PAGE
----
Thursday 19 January 2017

Brexit backer warns of higher clothes prices at Next due to sterling slump

Holly Williams

Published 04/08/2016 | 02:30

A model in a Next autumn/winter outfit. Chief executive Simon Wolfson warns of higher prices being charged by suppliers
A model in a Next autumn/winter outfit. Chief executive Simon Wolfson warns of higher prices being charged by suppliers

Fashion retail giant Next warned it may have to hike prices in the face of soaring costs after the pound has plunged in value since the Brexit vote.

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Chief executive Simon Wolfson said the group may be forced to put up price tags next year, but said any rise was likely to be "less than 5pc".

Next estimated that importing clothes from overseas suppliers will raise costs in the year to the end of January 2018 by up to 5pc.

The comments came as Next posted another fall in full-price sales at its main street stores - down 3.3pc for its retail shops in the second quarter to the end of July, while its Next Directory arm saw sales rise 5.7pc.

But the drop was not as bad as feared, while a robust end-of-season sale performance also helped limit the fall in total store sales, including markdowns, to 0.7pc.

Mr Wolfson - who backed the Brexit campaign - said there was no clear evidence of a hit to consumer confidence since the vote to leave the EU, although he cautioned trading conditions will remain tough for the rest of the year.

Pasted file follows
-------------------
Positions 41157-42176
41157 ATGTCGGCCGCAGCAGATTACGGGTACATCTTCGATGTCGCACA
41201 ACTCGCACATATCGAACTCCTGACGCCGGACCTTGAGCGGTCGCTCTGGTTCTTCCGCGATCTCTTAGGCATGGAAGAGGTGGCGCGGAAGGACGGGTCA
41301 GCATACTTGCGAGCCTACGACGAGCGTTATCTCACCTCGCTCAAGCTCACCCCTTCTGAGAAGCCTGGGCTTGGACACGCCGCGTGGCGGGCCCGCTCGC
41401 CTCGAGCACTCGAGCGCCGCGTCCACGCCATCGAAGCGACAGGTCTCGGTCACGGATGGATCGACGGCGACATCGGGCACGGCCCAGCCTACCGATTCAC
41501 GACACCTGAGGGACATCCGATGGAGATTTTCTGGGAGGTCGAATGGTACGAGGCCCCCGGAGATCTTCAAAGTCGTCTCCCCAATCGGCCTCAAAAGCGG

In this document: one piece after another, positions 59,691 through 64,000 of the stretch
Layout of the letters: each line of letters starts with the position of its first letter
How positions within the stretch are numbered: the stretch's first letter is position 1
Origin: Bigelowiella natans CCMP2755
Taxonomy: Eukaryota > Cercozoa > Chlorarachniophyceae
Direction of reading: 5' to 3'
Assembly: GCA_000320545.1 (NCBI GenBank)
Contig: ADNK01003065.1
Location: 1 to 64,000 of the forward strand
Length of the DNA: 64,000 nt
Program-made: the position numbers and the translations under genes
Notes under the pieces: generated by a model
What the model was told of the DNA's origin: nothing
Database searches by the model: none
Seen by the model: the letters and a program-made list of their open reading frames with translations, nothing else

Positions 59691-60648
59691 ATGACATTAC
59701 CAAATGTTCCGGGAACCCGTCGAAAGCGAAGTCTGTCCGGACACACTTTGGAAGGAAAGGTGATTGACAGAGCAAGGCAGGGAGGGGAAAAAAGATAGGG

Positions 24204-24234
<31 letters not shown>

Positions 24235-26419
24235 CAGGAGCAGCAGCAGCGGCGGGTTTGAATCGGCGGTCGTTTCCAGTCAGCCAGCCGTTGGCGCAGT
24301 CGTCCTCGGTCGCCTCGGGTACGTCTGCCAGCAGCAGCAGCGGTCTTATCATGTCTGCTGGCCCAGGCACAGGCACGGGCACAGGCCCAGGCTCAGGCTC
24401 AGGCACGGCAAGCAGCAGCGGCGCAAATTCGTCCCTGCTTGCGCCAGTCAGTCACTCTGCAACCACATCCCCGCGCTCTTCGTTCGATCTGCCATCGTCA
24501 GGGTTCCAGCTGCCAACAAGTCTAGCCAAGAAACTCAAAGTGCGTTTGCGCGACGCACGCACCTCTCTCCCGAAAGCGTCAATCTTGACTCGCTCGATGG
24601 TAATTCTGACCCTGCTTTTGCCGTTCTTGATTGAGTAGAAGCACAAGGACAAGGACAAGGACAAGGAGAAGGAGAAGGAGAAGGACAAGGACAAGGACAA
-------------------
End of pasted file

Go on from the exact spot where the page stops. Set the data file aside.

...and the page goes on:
He said: "We've seen evidence of a consumer slowdown since October.

"The Brexit vote hasn't really altered consumer confidence one way or the other - the consumer environment was tough before the vote and remains tough," he added.

The group is expecting sales falls to worsen in a "particularly challenging" third quarter as it also comes up against tough comparisons from a year earlier, although the all-important Christmas season may see some improvement after mild weather hit the end of 2015/2016.

Next said it had been able to protect itself against falls in the value of the pound for the current year to January 2017, but that its input costs could rise by around 9pc for the next financial year.

It is hoping to offset much of this, partly by increasing product buying from areas such as Bangladesh, Cambodia and Burma, while improved sourcing in China may also help.

But the group warned its costs will nevertheless rise by up to 5pc for 2017/18 even after taking action to limit the impact.

"If you see increases in cost prices, then it will translate into higher selling prices," Mr Wolfson said

Next was forced to put up its price tags by around 8pc in 2010 when the pound plunged against the US dollar, sending the price of cotton surging.

Shares in the group rose 4pc on the better-than-feared second quarter performance, which marks an improvement on the 4.7pc plunge it saw in its high street stores in the previous three months.

The stock was also buoyed as Next said the worst-case scenario for annual profits was now not as bad as expected, pencilling in a range of £775m to £845m.

This would mean profits could fall by up to 5.6pc or rise by as much as 2.9pc. It had previously warned that profits could tumble by up to 8.9pc. Next narrowed its forecast for full-price sales, which it said would be in the range of 2.5pc lower to 2.5pc higher, from a previous range of 3.5pc lower to 3.5pc higher.

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